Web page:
The Delphinion is accepted as the starting point of the Sacred Road connecting Miletus and Didyma. The road ran from the Sacret Gate of Miletus southwards in the direction of the coast to Panarmos Harbour (above Akköy), and - bending south - east from the port, reached the Didymaion. Within the boundaries of Yenihisar, the Sacred Road runs close along the side of the asphalt road. A portion of the Sacred Road has been revealed by excavations and exploratory trenches dug in recent years. However, due to certain bureaucratic obstacles, it has not yet been possible to establish its connection to the temple.
On either side of the road there were statues of Branchids (priests and priestesses attached to the temple), crouching lions and sphinxes, all of which gave the road an impressive appearance. Monumental tombs and sarcophagi belonging to important persons were also dispersed along the road. Statues of Branchids revealed in the excavations carried out by Newton in 1858 on the Sacred Road have been taken to the British Museum. Some fragments belonging to the statues are in the storeroom of the house of excavations in Didyma. Four of the Branchid statues in which Hittite influence is apparent and which have been dated back to the 6th century BC, are on display in the museum in Miletus. In the years 100 and 101 AD Emperor Trajan had the Sacred Road restored. The parts of the road that had fallen down were raised to a higher level and the other parts were repaired. Inscriptions indicate that the restoration work was completed in a very short time.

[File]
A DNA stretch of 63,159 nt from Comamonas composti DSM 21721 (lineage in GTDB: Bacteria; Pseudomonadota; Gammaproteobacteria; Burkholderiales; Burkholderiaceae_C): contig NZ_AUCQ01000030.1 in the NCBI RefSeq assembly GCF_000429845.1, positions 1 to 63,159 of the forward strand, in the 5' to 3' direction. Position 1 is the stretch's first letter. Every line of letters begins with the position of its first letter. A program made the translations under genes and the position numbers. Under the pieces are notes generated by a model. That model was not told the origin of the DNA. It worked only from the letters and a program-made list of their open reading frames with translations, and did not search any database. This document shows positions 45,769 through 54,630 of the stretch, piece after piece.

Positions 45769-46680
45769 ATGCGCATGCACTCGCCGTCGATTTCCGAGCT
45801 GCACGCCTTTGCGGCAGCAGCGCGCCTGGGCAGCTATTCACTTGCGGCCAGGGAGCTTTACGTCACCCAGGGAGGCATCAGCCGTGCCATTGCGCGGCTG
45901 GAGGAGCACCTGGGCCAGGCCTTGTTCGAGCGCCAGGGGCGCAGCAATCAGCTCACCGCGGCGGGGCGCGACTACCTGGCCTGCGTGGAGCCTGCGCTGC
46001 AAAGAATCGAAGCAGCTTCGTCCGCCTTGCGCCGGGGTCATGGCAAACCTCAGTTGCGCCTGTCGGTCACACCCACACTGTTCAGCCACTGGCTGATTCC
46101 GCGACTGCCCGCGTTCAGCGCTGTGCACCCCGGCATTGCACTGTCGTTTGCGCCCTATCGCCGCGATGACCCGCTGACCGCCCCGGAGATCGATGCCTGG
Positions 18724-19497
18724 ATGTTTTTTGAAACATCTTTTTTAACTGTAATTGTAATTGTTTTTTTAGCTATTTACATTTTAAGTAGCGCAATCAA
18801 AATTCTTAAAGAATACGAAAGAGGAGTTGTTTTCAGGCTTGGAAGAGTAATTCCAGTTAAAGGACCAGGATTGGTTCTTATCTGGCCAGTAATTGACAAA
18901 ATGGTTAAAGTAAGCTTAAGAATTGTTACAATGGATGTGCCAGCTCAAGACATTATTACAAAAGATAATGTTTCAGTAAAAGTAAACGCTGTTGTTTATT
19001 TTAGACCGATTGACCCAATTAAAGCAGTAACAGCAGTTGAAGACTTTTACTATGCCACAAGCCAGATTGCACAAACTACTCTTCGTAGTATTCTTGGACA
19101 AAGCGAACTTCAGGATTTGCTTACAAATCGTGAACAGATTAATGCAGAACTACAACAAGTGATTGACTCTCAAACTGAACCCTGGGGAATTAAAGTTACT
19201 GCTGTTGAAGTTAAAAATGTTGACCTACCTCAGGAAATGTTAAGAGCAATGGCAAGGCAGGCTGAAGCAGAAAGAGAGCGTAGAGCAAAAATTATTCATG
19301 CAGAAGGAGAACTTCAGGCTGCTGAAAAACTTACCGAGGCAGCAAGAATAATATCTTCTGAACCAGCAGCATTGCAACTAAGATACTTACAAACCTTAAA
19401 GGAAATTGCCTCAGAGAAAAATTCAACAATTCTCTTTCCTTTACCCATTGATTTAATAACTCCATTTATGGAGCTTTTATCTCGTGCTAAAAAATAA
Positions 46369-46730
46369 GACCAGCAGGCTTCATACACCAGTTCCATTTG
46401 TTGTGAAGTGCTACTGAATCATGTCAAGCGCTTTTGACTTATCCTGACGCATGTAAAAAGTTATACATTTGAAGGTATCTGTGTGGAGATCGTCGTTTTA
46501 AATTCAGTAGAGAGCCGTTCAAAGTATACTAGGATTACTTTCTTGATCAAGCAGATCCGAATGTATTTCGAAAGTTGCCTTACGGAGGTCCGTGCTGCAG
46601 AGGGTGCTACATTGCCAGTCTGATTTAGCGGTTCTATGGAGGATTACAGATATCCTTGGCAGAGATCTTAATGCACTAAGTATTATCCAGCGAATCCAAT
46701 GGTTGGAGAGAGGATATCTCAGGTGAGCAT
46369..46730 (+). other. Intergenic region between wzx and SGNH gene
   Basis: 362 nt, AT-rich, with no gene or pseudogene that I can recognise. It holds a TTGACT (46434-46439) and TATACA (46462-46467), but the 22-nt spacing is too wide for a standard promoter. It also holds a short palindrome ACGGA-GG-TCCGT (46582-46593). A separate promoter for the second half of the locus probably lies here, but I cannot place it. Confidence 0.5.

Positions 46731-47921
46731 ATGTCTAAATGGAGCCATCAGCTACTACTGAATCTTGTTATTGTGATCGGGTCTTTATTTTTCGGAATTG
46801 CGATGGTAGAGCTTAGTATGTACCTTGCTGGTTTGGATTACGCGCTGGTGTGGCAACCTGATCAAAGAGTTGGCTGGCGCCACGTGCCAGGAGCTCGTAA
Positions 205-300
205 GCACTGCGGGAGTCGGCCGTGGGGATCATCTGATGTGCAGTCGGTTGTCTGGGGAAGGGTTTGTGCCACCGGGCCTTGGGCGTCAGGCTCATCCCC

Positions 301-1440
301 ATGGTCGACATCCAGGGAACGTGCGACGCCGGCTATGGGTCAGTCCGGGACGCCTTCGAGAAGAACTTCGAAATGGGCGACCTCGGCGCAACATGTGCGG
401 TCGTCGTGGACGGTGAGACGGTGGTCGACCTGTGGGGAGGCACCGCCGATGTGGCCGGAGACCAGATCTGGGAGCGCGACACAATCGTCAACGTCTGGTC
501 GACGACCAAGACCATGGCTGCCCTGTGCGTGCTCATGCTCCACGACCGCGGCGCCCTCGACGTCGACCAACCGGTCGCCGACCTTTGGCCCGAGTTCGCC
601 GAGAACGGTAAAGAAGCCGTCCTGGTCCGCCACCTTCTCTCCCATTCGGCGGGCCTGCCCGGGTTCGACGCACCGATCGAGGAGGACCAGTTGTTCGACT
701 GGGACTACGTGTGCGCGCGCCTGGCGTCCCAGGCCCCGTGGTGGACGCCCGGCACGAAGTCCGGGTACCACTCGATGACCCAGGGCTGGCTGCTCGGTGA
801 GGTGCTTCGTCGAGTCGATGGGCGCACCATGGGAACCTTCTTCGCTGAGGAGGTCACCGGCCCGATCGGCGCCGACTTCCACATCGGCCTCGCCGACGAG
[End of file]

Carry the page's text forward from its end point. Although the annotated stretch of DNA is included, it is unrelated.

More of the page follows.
It was understood from a milestone revealed during excavations that the road was 16.5 kilometers long. According to the portions uncovered, the width of the road which was made of stone blocks, changed between 5 and 7 meters. On both sides of it were rows of shops, votive fountains, monumental tombs, baths, and the area for the cult of Artemis. Findings indicate a dense settlement. The group of people who set out from Miletus to join the annual celebrations and festivities which were held in the Didymaion every spring, reached the temple after a long walk, there were therefore, resting places on the Sacred Road. It is understood that the Terrace with the Sphinx, uncovered during excavations carried out in 1985 about 4 kilometers to the south of Akköy, was a halting place built for rest purposes.